The filters are preferably composed of a synthetic polymer, particularly a polymer which does not absorb substantial amounts of water in use and/or which can be recycled. Suitable polymers include polyolefins, particularly high density polyethylene and polypropylene. If it is desirable to recycle the drain inlet cover, the filter is preferably composed of a polymer which can be recycled in the same batch as the other members, and which is preferably the same as the polymer in the other members.
Drain Inlet Covers
The optimum dimensions of the drain inlet cover will depend on the dimensions of the drain which is to be covered. Exemplary dimensions, in inches, are shown in the table below. A plurality of covers can be assembled side-by-side to create an extended cover of greater length.
Length of horizontal and
vertical sections, measured
along the line of the curb
Width of horizontal section,
measured at right angles
to the curb
Height of vertical section
Height of vertical filter
The drain inlet cover can include other components in addition to the upper, lower, front and rear members, and the horizontal and vertical filter members. For example, the drain inlet cover can include one or more of the following additional components.
The vertical section, when viewed in plan, can be straight or can be curved to fit around a curved curb.
Preferably the drain inlet cover is constructed so that it is not adversely affected by traffic and so that a lighted cigarette dropped onto the cover burns itself out without substantially damaging the cover.
Preparation of Drain Inlet Covers
The novel drain inlet covers can be prepared by the method of the third aspect of the invention, or in any other convenient way. For example, the vertical and horizontal sections can be prepared separately, and joined together, substantially at right angles to each other in any convenient way. The various components of the drain inlet cover can for example be secured to each other by melt bonding of polymeric components (e.g. spot welding of the filter materials) and/or with the aid of adhesives, for example hot melt adhesives and/or thermal setting adhesives.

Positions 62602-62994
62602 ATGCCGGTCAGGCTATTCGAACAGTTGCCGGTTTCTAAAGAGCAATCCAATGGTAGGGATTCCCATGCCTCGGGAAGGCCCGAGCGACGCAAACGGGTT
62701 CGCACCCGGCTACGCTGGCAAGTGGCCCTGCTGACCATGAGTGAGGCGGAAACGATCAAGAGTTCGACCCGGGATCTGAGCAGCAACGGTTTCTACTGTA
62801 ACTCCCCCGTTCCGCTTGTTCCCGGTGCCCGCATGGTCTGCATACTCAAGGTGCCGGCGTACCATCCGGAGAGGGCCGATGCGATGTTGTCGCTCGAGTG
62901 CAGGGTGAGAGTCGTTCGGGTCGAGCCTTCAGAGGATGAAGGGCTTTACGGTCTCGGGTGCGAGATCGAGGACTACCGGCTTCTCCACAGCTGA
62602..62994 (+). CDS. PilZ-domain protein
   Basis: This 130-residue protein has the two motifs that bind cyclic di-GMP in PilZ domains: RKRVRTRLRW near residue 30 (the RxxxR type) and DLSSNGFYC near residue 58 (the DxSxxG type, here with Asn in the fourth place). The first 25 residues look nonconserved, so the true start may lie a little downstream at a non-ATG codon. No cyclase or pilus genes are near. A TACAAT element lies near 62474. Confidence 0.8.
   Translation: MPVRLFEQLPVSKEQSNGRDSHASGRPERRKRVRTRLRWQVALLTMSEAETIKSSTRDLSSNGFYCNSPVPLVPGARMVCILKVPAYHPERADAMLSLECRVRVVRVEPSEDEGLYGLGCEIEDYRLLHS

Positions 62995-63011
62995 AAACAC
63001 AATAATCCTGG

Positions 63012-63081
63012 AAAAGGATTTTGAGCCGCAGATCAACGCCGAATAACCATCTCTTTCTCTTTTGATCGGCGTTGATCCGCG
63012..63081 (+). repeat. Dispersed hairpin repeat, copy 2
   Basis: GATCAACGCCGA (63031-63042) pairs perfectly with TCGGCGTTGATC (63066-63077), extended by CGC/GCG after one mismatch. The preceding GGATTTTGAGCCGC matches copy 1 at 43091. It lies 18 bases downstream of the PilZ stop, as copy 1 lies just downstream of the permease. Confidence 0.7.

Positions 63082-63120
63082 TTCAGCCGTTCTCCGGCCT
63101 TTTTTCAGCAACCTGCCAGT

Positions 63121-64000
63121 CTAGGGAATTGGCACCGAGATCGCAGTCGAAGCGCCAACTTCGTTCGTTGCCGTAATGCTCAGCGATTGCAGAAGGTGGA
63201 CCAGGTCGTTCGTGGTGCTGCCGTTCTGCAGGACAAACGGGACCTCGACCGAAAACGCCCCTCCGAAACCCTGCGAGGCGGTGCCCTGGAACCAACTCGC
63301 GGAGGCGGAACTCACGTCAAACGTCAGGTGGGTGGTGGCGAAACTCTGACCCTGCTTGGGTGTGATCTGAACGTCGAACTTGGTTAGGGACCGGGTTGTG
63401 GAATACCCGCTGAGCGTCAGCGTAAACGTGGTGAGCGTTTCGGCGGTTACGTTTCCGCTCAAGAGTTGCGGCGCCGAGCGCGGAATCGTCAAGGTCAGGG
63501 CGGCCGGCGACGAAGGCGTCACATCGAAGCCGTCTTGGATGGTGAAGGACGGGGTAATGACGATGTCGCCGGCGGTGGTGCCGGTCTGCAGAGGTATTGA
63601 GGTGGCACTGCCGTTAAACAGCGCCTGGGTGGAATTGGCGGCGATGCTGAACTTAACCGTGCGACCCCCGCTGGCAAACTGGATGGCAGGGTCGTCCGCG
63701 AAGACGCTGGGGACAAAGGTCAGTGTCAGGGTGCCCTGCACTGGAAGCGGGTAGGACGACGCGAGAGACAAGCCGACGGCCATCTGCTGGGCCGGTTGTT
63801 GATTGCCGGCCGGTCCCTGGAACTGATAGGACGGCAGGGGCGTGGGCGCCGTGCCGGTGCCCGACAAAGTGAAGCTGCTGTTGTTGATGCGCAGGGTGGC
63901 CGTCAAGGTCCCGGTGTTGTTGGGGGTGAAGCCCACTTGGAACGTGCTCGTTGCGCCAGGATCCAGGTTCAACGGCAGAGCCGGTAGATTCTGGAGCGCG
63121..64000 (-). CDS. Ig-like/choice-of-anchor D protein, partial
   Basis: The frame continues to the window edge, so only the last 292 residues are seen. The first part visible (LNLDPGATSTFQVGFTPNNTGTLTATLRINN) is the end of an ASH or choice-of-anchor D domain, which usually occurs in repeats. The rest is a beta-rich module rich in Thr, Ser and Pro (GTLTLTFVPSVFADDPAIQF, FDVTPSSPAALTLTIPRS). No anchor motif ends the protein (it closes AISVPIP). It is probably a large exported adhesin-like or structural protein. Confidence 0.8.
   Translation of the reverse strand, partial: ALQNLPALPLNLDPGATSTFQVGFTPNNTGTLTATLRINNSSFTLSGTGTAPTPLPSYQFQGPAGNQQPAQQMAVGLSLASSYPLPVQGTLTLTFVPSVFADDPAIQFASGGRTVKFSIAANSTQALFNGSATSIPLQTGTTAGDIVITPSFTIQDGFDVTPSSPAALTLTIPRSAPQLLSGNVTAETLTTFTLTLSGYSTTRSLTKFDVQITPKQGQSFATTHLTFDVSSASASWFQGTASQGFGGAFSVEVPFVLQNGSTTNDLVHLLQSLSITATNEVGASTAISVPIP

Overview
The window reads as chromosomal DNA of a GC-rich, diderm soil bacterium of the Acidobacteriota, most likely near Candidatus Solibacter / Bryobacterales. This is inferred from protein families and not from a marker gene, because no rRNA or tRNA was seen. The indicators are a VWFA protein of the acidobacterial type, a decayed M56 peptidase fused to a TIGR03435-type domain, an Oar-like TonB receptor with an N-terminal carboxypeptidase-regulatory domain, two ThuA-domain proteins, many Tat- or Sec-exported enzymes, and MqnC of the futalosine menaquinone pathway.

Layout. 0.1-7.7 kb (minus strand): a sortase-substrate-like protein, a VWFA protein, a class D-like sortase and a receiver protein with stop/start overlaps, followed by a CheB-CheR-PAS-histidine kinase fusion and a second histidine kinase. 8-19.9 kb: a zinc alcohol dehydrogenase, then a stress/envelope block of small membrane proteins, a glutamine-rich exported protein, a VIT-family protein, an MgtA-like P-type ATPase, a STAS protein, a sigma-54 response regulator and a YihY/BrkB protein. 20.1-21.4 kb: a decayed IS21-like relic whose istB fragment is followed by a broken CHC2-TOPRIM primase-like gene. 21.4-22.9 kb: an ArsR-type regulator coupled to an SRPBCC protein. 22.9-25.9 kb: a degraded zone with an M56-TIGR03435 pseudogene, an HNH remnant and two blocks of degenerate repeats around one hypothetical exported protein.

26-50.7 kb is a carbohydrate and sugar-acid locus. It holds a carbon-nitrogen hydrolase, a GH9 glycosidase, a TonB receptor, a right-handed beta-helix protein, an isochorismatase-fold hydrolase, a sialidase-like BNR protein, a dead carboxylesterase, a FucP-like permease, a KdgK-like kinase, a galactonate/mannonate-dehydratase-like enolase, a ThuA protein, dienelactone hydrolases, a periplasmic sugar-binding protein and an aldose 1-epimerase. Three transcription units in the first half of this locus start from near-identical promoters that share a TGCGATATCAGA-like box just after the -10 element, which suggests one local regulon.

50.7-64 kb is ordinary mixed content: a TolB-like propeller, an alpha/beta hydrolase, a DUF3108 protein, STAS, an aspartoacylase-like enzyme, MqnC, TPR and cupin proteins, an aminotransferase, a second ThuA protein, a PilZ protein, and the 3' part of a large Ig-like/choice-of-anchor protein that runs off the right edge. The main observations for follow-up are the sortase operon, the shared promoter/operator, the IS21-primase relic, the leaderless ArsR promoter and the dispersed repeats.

In the method of the third aspect of the invention, the configuration of the precursor can be stabilized in any convenient way, for example by the application of heat, for example a heated metal bar, to a fold in the precursor.
The precursors preferably used in the method of the third aspect of the invention comprise first and second laminar members and a laminar filter member. These members are sized and arranged so that the precursor can be fixed in a configuration which results in the desired drain inlet cover. The precursor can include a marker, which may also be a line of weakness, corresponding to a line along which it is to be folded. In some embodiments, the first and second members are of the same size and have coincident edges. In some embodiments, the filter member has the same size as at least one of the first and second members and has coincident edges with that member; in other embodiments, the filter member is smaller in one or both dimensions than at least one of the first and second members, so that the precursor includes at least one marginal portion which is free of the filter member.
Referring now to the drawings,
|Patente citada||Fecha de presentación||Fecha de publicación||Solicitante||Título|